Simply Wonderful Stew
Hearty and nourishing, stew is the antidote to winter's chill.
Stew is the quintessential comfort food. There is something about the rich sauce, tender meat, and flavor-infused vegetables that warms the soul and nourishes the body. The versatile, virtually one-pot meal works both for family nights and entertaining. Best of all, stews are simple to make; success just depends on following a few simple but important steps.
1. Use the Right Equipment
Although no fancy equipment is needed to make a good stew, it's great if you have a Dutch oven. These are heavy cast-iron or stainless steel pots with tight-fitting lids. Some of the best are cast-iron with an enameled coating. The enamel prevents any reaction that might occur between ingredients and metal that could give your stew an off flavor, and it keeps the cast iron from retaining the scent or flavor of stews past. Two other good-to-have tools: tongs work well for flipping the meat as it browns, and a flat-edged wooden spatula is good for deglazing.
2. Choose the Right Cuts of Meat
If cuts are too lean, the meat might end up tough in the stew.
For beef stew, purchase readily available beef stew meat. These chunks of beef come from tougher parts of the cow-the shoulder, leg, and butt-which are sometimes collectively referred to as "chuck." As they simmer over low heat, they become tender and offer great flavor to the stew.
For lamb stews, purchase a boned leg of lamb, trim it well, and cut into cubes. A friendly butcher might even do this for you. Or look for lamb stew meat, which is usually cut-up scraps from leg of lamb. Meat from the leg adds great flavor to any stew.
When searching for pork for stews, seek out pork shoulder, often called Boston butt pork roast, which is a fattier cut with a lot of flavor that needs to cook for a long time. Or choose lean pork tenderloin, which becomes tender in a shorter amount of time. Use a combination of boneless, skinless chicken breasts and thighs for chicken stews. The breast meat has a pleasantly firm texture, while the thighs offer meaty richness similar to that of pork.
3. Sauté the Aromatics
Begin the cooking process by sautéing onions, garlic, leeks, or shallots until golden brown. The caramelized, browned surface on these aromatics infuses the stew with rich flavor and fragrance. Remove from the pan once browned.
4. Dredge in Flour
Dredging the meat-placing the pieces in a bowl of flour, tossing to coat, then shaking off the excess-results in a tasty crust. When the meat is seared, the flour coating cooks quickly, sealing juices inside the meat. It also makes an instant mini roux that sticks to the bottom of the pan-a roux being a flour-and-fat combo that thickens stews.
5. Brown the Meat
Brown the meat to create a delicious crust that locks in juices and establishes flavorful browned bits that stick to the bottom of the pan. Make sure there is a thin layer of oil in the bottom of the pan. Cook the meat over medium-high heat, so the edges of the meat quickly sear and brown, but the meat remains uncooked. Brown the meat in batches so as not to overcrowd the pan; if the pan is too crowded, the meat will steam and not brown. Don't worry if the bottom of the pan develops a thick dark brown coating-as long as it does not burn. You actually want this to occur; the browned bits will add a deep richness to the gravy. Remove the browned meat from the pan so you can deglaze.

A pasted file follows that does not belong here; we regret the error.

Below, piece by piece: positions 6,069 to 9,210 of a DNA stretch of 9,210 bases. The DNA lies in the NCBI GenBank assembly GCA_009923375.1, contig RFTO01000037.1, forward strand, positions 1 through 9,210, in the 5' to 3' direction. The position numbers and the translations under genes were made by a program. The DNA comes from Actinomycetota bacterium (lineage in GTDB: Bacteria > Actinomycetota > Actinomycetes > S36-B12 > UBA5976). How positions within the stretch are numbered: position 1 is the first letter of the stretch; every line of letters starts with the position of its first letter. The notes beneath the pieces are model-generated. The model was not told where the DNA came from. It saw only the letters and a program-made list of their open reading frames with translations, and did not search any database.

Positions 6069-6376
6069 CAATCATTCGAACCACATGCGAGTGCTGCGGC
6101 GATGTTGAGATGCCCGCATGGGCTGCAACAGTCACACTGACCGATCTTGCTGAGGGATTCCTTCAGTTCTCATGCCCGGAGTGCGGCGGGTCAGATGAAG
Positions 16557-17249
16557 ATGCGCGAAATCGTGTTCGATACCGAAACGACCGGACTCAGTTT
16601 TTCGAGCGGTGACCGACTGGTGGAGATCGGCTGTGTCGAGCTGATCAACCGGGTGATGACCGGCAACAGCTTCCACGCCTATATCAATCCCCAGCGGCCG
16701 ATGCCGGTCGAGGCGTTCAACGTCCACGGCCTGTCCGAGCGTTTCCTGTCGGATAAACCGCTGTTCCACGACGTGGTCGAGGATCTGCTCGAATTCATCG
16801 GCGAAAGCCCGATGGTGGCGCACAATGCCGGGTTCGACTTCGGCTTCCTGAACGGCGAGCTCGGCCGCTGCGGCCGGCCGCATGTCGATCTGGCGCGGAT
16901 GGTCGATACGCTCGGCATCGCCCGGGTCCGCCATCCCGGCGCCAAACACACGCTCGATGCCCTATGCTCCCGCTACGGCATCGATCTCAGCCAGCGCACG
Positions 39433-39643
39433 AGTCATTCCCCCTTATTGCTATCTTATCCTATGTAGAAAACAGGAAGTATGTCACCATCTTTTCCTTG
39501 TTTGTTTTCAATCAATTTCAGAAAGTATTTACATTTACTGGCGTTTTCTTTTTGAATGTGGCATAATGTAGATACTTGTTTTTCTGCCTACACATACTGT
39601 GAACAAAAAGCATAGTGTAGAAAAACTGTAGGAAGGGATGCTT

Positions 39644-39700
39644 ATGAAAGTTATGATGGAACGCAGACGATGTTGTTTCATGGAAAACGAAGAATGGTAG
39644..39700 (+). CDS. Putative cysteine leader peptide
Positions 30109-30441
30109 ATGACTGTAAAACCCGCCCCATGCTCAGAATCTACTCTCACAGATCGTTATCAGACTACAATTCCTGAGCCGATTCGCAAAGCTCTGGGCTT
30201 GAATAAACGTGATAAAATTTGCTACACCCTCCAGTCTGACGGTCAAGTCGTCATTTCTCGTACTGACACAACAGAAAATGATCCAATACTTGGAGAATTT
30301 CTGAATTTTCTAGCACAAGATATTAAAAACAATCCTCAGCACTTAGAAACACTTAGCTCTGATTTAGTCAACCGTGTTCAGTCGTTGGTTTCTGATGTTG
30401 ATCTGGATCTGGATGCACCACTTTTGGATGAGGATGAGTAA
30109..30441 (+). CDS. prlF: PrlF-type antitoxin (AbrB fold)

6. Deglaze the Pan
Deglazing refers to the process of adding liquid, usually wine, to the pan, and boiling while scraping up the browned bits on the bottom of the pan. The browned bits dissolve and add flavor to the gravy.
7. Keep the Heat Low
After you return the meat and aromatics to the pan and cover them with the desired liquid, it is very important that the stew must simmer, and not boil. As mentioned, stews are best made with tougher cuts of meat. Slowly cooking stew over low heat so the liquid barely simmers breaks tissues down into tender morsels. If cooked too fast, the meat will become overly firm and tough.
8. Add Vegetables Later
It's best to add vegetables such as potatoes and carrots to stews after the meat has had a chance to cook for a while. This ensures that the meat will be fork tender, while the vegetables retain their shape and character without becoming overcooked.
More Stew Facts:
Stew vs. Braise
Most of us think of a stew as a mixture of meat and vegetables in a rich, meaty sauce. Technically, a stew consists of small pieces of meat that are seared and then cooked while immersed in liquid. A stew differs from a braise in that a braise involves one or a few larger pieces of meat that are seared and cooked in liquid that comes less than halfway up the sides of the meat. Both a stew and a braise result in a rich gravy and tender meat.
Great Today, Even Better Later
Stews taste great as soon as the meat becomes tender, and it's hard to resist diving into the pot when the whole house is fragrant with simmering wine, onions, and herbs. But if you have leftovers, cool and keep them in the refrigerator overnight-you'll be rewarded with even better taste the next day, after flavors have had more time to marry.
Or freeze leftovers for up to three months. Freeze individual or double servings in heavy-duty zip-top plastic bags, which will take up minimal space in your freezer. Thaw overnight in the refrigerator, and reheat gently over medium heat.
Make-Ahead Meal for Entertaining and Busy Lives
Because they can be prepared ahead and reheated, stews are ideal for entertaining. Make the stew in the morning, or a day or two ahead, and place in the refrigerator. You'll be free to enjoy a glass of wine and a relaxing visit with guests as the stew reheats. Working parents may want to make a stew, or two, over the weekend and then enjoy the reheated leftovers during the week.